Earlier this week, both Nokia and BlackBerry (formerly Research In Motion) were both granted leave to file amicus briefs with the Federal Circuit in the Apple v. Motorola appeal of Judge Posner’s June 2012 decision to dismiss the parties’ respective infringement claims. BlackBerry’s brief is still confidential, but Nokia’s is now publicly available.
[2013.05.06 Nokia Amicus Brief]
While Nokia’s amicus brief is styled as being “in support of neither party,” it’s clear that Motorola should be the one happy here — Nokia asks the Federal Circuit to reverse Judge Posner’s decisions relating to Motorola’s standard-essential patents at issue, both with respect to damages and injunctive relief. Nokia claims that Judge Posner’s ruling (1) creates a bright line rule against injunctions that violates Supreme Court precedent, and (2) unnecessarily devalues standard-essential patents by mandating that any damages be based on the smallest salable unit, which runs contrary to industry practices in SEP licensing. A summary is after the jump.
Injunctions – “Should be determined on a case-by-case basis”
Like Motorola and several amici such as Qualcomm, Nokia criticizes Judge Posner for appearing “to fashion a bright-line rule prohibiting injunctive relief under all circumstances in the standard-essential patent context,” arguing that Judge Posner apparently did not consider whether Apple was a willing or unwilling licensee before ordering that Motorola could not be entitled to injunctive relief on a FRAND patent. According to Nokia, this violates not just the Supreme Court’s prohibition on “categorical rules” in eBay v. MercExchange, but the approaches suggested (and even adopted) by federal agencies such as the Federal Trade Commission, the U.S. Department of Justice, and the USPTO.
Nokia argues that eBay and the federal agencies counsel a balanced, case-by-case approach to the injunction analysis, to determine “whether an individual licensee has refused to engage in negotiations to determine FRAND terms for a license and to pay such negotiated or determined compensation to the patent owner.” By contrast, Nokia asserts, a complete bar on injunctive relief for FRAND patents would disincentive potential licensees to negotiate in good faith, leading to increased patent litigation and the potential for decreased participation in standard-setting activities.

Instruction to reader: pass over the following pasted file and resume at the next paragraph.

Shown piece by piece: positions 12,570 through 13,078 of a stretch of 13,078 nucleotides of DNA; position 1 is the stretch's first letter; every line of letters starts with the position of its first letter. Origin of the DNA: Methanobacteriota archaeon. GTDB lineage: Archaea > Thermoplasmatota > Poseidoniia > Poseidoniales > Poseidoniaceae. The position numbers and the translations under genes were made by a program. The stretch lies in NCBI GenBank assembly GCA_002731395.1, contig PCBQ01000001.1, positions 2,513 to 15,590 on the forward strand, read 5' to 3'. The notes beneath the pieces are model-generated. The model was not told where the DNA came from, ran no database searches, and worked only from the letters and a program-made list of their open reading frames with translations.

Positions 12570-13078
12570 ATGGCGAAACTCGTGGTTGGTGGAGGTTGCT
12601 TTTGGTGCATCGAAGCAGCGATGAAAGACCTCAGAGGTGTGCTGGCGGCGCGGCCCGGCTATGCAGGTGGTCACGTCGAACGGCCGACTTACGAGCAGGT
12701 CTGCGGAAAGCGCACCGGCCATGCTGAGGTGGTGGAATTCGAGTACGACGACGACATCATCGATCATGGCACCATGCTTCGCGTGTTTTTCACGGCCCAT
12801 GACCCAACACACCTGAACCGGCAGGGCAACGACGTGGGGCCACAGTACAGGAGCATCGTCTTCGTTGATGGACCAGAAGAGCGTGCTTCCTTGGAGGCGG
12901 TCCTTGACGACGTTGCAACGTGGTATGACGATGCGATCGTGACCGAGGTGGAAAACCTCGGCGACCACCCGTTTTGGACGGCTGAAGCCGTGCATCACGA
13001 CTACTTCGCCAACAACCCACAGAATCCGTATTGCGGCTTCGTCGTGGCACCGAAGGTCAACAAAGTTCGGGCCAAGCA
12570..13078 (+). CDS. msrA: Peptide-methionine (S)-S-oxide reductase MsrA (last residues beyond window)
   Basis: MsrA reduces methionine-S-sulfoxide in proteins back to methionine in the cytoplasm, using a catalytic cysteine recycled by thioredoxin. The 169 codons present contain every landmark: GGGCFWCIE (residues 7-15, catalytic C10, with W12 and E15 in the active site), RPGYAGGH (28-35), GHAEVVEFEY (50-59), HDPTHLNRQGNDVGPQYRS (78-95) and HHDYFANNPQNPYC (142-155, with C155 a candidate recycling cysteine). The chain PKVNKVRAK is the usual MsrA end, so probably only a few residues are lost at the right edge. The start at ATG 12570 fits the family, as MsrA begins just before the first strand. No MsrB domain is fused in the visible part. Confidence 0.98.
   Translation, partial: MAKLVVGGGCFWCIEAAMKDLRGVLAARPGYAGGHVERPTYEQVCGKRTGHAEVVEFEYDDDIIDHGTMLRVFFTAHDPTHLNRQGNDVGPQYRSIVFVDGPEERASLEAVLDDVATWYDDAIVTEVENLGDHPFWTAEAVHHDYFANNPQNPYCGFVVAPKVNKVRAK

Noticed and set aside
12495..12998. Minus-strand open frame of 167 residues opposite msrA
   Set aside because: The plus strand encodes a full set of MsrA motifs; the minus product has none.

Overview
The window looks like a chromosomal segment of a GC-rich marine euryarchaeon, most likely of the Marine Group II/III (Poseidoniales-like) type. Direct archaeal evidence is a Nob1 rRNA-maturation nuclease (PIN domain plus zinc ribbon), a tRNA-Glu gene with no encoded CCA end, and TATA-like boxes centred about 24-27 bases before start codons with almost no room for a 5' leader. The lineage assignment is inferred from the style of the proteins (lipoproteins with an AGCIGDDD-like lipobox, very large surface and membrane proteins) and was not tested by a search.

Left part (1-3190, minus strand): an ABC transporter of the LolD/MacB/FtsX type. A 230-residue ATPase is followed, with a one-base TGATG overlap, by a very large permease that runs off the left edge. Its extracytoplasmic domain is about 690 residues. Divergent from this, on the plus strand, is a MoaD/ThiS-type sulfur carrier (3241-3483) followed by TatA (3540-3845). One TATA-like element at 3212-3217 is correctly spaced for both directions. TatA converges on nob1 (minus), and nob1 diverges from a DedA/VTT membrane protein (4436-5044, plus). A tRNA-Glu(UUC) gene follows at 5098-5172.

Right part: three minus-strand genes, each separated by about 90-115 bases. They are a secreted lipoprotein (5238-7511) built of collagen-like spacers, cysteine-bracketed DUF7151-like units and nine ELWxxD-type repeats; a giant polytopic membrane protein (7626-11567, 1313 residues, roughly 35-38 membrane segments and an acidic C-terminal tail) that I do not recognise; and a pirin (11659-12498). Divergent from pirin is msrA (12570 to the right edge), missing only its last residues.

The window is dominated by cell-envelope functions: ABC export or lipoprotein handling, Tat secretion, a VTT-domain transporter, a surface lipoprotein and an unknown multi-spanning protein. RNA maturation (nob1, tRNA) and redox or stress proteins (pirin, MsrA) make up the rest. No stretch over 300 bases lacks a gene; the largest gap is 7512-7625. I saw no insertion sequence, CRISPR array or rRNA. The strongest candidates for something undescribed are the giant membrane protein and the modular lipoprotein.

Damages – “Should not be limited to the smallest salable component embodying the patent”
Nokia argues that for standard-essential patent-related damages in the area of networked telecommunications products, the royalty base should not be limited to the “smallest salable unit,” as urged by Apple and other amici. Nokia asserts that standard-essential patents “are typically licensing using the price of the end product to arrive at the appropriate royalty rate as well as the base against which to apply the rate.” It further claims that telecom SEP holders do not usually license — or have any obligation to license — component manufacturers (such as Marvell or Intel). As a result, according to Nokia, the current market prices for these component chips (often in the range of a few dollars each) are unusually low, because they do not include royalty costs for standard-essential patents owned by many SEP holders.
Nokia also argues that SEPs “enable features and efficiencies” for both end user devices and networks, for beyond interoperability benefits. (This is sometimes expressed as “synergies” or the “synergistic” benefits of SEPs.) Nokia claims that because of this often hard-to-quantify quality of SEP technology, establishing the smallest salable component rule for telecom SEP damages “runs the risk of vastly undercompensating holders of telecommunications standards essential patents and discouraging further investment in telecommunications standards.” Thus, at least for telecommunications-related SEPs, Nokia asserts that based on industry practice, royalty rates based on the “entire market value of the end product” are appropriate. (Nokia does not address, however, how this approach squares with Federal Circuit precedent disfavoring the use of the entire market value rule, such as LaserDynamics v. Quanta.)